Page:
1867: Consecration of Churchyards Act
As burial boards throughout the country were establishing new cemeteries, churchyards were also being expanded to accommodate additional burial need. A study of North Yorkshire found that 256 separate instances of extension took place amongst the 273 churchyards.
The Consecration of Churchyards Act (31 & 32 Vict. c.133) aimed to simplify the bureaucracy of churchyard extension and reduce the legal fees associated with moving land into Church ownership. The Act also contained an important clause: that anyone choosing to donate land to be used as an extension – whether attached to the existing churchyard, or ‘detached’ and elsewhere – could retain one sixth of the land for their own exclusive use. This was a particularly attractive inducement to larger landowners who were no longer able to bury within the church itself. Churchyard extensions often contain a large, railed enclosure with particularly grand memorials. Churchyard extensions continued through the course of the twentieth century, and this legislation remains in force.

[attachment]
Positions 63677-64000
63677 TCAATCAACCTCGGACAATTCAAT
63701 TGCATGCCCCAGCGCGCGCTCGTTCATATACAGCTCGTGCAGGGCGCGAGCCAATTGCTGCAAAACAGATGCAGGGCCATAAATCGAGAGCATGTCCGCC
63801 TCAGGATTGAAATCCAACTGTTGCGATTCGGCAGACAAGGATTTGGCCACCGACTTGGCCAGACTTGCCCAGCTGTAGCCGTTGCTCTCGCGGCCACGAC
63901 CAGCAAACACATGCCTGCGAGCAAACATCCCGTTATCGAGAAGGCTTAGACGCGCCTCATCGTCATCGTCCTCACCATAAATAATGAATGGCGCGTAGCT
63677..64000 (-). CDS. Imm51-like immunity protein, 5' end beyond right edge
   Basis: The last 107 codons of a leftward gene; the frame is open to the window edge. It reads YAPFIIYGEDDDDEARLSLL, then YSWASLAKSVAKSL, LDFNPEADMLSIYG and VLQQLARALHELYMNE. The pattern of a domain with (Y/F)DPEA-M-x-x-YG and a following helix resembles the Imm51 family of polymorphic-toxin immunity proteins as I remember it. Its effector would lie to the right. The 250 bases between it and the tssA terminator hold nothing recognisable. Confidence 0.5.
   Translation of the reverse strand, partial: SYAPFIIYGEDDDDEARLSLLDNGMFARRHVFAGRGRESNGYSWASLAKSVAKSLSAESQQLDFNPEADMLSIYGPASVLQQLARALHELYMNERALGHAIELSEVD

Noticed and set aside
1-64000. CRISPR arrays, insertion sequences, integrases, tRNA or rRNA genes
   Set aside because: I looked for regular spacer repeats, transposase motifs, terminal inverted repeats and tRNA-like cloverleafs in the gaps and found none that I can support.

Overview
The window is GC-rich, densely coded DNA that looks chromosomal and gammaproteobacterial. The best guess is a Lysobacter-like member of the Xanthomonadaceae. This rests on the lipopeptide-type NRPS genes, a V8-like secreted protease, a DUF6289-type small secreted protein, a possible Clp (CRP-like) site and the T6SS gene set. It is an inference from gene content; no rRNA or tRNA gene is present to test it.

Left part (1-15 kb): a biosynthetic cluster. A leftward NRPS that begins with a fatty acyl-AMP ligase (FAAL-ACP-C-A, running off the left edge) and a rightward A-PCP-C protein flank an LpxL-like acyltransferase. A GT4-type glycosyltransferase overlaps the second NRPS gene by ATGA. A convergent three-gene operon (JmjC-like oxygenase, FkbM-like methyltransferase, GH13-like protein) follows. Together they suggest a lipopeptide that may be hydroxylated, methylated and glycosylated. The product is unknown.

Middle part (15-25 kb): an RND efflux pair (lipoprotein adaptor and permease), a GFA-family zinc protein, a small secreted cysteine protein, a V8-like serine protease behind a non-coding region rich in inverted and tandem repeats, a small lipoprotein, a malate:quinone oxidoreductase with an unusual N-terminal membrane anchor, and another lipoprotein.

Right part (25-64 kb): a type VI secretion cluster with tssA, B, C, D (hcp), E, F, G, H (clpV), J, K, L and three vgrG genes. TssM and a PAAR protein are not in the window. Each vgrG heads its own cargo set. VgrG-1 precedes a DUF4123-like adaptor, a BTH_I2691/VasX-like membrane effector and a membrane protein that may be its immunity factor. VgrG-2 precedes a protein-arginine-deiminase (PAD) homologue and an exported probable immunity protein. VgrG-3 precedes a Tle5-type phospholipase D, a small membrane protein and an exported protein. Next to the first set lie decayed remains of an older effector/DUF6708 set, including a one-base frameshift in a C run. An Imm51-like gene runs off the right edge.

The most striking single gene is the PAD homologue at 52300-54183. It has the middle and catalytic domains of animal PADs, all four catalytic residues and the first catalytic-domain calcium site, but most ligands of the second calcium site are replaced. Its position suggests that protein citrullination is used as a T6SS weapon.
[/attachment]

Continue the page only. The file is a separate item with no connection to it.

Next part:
As with the decision to establish a cemetery, extending the churchyard becomes a point in time when communities are actively engaged in assessing their local burial space, and this gives us valuable information on what burial space ‘means’.
It is often evident in viewing a churchyard that an extension has been added. Using successive OS maps is a good indicator of whether a churchyard boundary changed and can help to pinpoint a possible date. Vestry minutes will often contain quite detailed information when a churchyard is extended, and the archives might contain related reports and other legal documents including ‘Sentences of Consecration’ (see image above). The cost could be substantial since even if land was donated a wall had to be built.
J. Rugg (2013) Churchyard and Cemetery: Tradition and Modernity in Rural North Yorkshire, Manchester: Manchester University Press.
This text discusses churchyard extension in detail in parishes across North Yorkshire and indicates the wealth of primary documentation that is available.